- Issue: Our health care and social services delivery systems are not well-equipped to effectively manage patients with multiple chronic diseases and complex social needs such as food, housing, or substance abuse services. Community-level efforts have emerged across the nation to integrate the activities of disparate social service organizations with local health care delivery systems. Evidence on the experiences and outcomes of these programs is emerging, and there is much to learn about their approaches and challenges.
- Goal: Profile and classify burgeoning initiatives, understand common challenges, and surface solutions to address those challenges.
- Methods: Mixed-methods approach, including literature search, surveys, semistructured interviews with program leaders, and consultation with expert panels.
- Findings and Conclusions: We categorized cross-sector community partnerships in four dimensions. We also identified five common challenges: inadequate strategies to sustain cost-savings, improvement, and funding; lack of accurate and timely measurement of return on investment; lack of mechanisms to share potential savings between health care and social services providers; lack of expertise to integrate multiple data sources during health care or social services provision; and lack of a cross-sector workflow evidence base.
Effectively managing patients with complex clinical and social needs requires thoughtful integration of health care and social services.1 Research has shown that patients with multiple clinical and social needs consume a large share of health care services. Social services providers, though historically disconnected from the broader health system, play an important role in providing services for these patients.2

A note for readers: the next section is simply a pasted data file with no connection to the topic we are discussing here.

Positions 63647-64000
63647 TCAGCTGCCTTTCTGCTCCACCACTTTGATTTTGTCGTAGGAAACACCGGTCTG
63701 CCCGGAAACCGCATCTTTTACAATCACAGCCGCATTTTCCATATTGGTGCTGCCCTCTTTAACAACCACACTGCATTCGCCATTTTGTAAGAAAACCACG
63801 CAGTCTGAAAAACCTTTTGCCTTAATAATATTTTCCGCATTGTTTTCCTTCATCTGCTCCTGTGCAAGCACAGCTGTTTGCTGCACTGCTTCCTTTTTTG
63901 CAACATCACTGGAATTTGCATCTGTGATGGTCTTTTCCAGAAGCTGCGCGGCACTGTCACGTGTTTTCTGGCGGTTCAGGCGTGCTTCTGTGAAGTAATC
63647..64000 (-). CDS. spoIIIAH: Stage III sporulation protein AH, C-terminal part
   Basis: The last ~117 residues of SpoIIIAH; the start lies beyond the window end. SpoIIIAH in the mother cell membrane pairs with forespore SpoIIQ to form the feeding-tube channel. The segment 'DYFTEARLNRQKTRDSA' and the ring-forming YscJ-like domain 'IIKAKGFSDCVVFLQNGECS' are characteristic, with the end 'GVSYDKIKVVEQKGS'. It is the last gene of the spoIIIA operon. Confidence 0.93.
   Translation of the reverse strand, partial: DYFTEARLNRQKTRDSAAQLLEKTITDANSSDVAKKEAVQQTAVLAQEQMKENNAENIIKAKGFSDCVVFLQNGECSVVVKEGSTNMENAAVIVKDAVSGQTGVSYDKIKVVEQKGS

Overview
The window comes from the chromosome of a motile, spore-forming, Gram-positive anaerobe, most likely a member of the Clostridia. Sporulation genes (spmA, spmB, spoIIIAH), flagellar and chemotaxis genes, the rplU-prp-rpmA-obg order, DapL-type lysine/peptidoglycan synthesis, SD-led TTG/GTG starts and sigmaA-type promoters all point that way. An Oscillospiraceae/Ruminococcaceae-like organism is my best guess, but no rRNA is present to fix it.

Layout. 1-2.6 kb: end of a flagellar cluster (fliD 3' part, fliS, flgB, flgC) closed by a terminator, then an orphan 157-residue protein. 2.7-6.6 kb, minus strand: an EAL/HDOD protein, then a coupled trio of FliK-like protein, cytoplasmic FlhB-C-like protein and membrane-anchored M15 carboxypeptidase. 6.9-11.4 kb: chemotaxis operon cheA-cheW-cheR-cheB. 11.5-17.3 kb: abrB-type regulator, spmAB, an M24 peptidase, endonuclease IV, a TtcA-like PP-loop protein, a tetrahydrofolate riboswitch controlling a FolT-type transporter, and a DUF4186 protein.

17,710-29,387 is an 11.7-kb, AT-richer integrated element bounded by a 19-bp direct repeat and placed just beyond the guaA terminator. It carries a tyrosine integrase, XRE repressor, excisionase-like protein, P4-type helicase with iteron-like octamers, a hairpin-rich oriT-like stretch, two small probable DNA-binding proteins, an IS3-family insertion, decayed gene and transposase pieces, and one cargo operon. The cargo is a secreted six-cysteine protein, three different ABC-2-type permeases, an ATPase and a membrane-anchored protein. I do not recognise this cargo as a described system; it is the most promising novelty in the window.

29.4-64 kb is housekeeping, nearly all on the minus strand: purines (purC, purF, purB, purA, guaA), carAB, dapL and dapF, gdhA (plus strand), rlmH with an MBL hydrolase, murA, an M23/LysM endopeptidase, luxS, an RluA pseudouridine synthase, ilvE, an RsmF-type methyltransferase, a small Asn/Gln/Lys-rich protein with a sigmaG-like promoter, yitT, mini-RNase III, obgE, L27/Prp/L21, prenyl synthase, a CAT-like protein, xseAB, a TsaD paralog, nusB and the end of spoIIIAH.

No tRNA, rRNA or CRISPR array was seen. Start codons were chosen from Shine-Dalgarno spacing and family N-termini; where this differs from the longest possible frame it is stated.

Recognizing the opportunity to better address health-related social needs, communities across the United States have begun experimenting with programs to connect health care providers with community-based organizations (CBOs) that address social needs. These needs include housing and food insecurity and assistance with utilities and transportation, among other issues.3 These programs have been accelerated as a result of top-down reforms initiated by federal policy and demonstration projects and bottom-up innovations driven by community-led efforts.
In this brief, we survey the landscape of these programs, highlight common challenges, and propose solutions, using a mixed-methods approach that includes a literature search, interviews, and survey of selected programs. (See How We Conducted This Study.)
Key Findings, Challenges, and Proposed Solutions
We identified 301 cross-sector community partnerships across the country that met our criteria. Of these, we evaluated 64, using web surveys and in-depth interviews. We evaluated the relative advances of these programs in the four dimensions according to our framework (Exhibit 1, Appendix 4):
- financial alignment
- data- and information-sharing
- metric reporting.